Trump and Putin just held what was one of the world’s most anticipated meetings. But with only six people in the room, we’re not likely to get a lot of details about what went down during an exchange that ran about two hours longer than scheduled (Sec of State Tillerson said, “There was so much to talk about. Neither one of them wanted to stop.”) Here’s what we know so far. Trump brought up the election tampering issues, and Putin denied involvement. (Meanwhile, Russians are now the leading suspects in US nuclear site hackings.) Putin at one point gestured to reporters and joked, “These are the ones who insulted you?” (Which is less hilarious when you consider the joke teller’s history with journalists in his own country). Prior to the meeting, Russia and the US reached their latest Syrian cease-fire deal. Because the meeting involved only a few players, the post-meeting positioning will be an important aspect to watch, as both leaders seek to convince their constituents that they had the upper hand. Here’s the latest on the meeting and other key moments at the G20.
+ In a pretty remarkable twist, Trump seemed to find more common ground with Putin than with his European counterparts. From climate to trade, things were tense.
+ While Trump the president was preparing for the biggest meeting of his political career, Trump the tweeter was going off on something about John Podesta and the DNC server.
+ Was this a first date, or just another reunion? We may never know. From WaPo: How well does Trump know Putin? A chronology.
+ As is often the case at such gatherings, protestors played a serious role.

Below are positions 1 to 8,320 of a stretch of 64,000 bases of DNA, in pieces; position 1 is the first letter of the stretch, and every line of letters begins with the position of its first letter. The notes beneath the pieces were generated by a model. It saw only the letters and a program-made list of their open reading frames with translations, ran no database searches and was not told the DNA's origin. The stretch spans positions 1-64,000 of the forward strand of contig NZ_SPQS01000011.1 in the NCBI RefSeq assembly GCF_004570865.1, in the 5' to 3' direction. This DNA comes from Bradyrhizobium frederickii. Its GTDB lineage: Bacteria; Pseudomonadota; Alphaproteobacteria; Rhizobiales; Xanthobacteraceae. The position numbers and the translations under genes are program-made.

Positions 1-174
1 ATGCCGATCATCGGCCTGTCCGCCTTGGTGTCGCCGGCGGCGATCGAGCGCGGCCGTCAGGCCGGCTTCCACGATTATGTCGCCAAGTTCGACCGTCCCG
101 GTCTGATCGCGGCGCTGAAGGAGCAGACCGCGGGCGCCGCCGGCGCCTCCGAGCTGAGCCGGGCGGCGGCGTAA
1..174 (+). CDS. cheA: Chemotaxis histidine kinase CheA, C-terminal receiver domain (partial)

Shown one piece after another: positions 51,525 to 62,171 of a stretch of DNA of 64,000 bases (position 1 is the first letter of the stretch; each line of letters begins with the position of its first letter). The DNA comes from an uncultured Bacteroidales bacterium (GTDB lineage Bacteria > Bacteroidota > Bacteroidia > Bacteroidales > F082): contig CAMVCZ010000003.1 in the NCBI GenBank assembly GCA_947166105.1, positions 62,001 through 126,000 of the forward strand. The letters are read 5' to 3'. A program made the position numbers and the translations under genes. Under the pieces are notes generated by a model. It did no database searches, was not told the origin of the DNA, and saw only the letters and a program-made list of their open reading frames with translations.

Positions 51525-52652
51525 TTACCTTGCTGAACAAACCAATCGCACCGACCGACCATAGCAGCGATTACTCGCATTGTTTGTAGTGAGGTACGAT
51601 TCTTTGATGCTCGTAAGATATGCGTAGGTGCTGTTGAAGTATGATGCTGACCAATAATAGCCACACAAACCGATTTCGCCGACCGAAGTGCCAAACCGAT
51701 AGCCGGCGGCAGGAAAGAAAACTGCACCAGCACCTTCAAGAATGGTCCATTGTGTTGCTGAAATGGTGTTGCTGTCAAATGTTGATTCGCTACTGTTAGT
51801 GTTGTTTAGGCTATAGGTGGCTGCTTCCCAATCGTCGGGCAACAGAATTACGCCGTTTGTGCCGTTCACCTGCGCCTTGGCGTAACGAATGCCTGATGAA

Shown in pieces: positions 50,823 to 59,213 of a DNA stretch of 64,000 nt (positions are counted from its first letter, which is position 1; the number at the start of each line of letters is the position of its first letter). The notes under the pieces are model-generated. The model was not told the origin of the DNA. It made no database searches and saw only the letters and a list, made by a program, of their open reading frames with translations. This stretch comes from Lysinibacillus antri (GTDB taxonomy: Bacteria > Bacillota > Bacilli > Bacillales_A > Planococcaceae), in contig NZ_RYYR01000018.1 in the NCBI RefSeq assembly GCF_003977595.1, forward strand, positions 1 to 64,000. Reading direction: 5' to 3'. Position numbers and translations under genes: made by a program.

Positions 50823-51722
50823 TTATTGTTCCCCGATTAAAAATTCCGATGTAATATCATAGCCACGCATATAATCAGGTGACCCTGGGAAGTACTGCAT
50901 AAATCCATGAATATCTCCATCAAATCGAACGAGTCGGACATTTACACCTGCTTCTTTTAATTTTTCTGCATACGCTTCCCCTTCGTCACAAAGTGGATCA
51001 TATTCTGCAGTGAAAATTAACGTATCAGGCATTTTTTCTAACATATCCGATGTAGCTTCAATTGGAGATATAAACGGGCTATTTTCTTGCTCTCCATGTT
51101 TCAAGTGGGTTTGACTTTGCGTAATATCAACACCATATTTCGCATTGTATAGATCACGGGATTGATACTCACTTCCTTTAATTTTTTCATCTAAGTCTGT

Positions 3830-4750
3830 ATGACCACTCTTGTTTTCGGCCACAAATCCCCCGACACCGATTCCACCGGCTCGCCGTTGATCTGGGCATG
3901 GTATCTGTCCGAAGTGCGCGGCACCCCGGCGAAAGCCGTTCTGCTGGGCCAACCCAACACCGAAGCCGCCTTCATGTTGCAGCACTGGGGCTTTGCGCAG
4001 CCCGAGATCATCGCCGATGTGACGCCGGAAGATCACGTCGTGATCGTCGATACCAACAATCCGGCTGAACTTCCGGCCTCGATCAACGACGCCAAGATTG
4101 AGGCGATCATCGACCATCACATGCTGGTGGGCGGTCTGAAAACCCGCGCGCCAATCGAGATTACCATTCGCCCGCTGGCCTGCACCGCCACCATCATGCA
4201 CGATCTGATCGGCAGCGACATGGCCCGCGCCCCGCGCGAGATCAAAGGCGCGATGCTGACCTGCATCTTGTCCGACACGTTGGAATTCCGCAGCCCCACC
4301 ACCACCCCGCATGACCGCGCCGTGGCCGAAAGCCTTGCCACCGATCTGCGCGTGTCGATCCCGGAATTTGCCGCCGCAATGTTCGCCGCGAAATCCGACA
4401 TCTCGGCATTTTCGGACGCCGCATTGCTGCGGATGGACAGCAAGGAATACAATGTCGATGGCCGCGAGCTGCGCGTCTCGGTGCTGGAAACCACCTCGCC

+ While the world awaited the Putin/Trump handshake, Angela Merkel stole the show with an eye-roll that was nothing short of historic.
The other day I went to a local mall to get some high-tops for my son. The place was totally empty. To anyone who has been following the trends, that won’t come as much of a surprise. But beneath the surface, the situation might be even more dire. From the NYT: “The hundreds of thousands of jobs created by new online firms have not absorbed the job losses at traditional retailers. At the same time, the new jobs are concentrated in a handful of large cities and tech hubs.” We have a series of economic and cultural trends, all of which appear to be disadvantaging the same regions.
What to Hear: “From the outside and at first glance you might dismiss this as a glossy ad for Apple or Beats, but there are so many jumping-off points for both men that Allen is able to tell a fascinating story about artistic influence and, as a throughline, complete and utter ambition that couldn’t be derailed.” That’s Tim Goodman giving thumbs-up to HBO’s doc on Jimmy Iovine and Dr Dre: The Defiant Ones. The four-part HBO series kicks off on Sunday night.
+ What to Read: “But there was an additional aspect of Trump’s appeal that received almost no mainstream media attention—and yet was a key part of why advertisers found his show so desirable, and why Trump, even though he was politically dormant during this period, managed to build a national profile that was dramatically different from any other major Republican figure, then or since: Trump was extremely popular with minority audiences.” Joshua Green on how Trump torched many of his views and much of his appeal to make a hard-right run for the presidency: The Remaking of Donald Trump.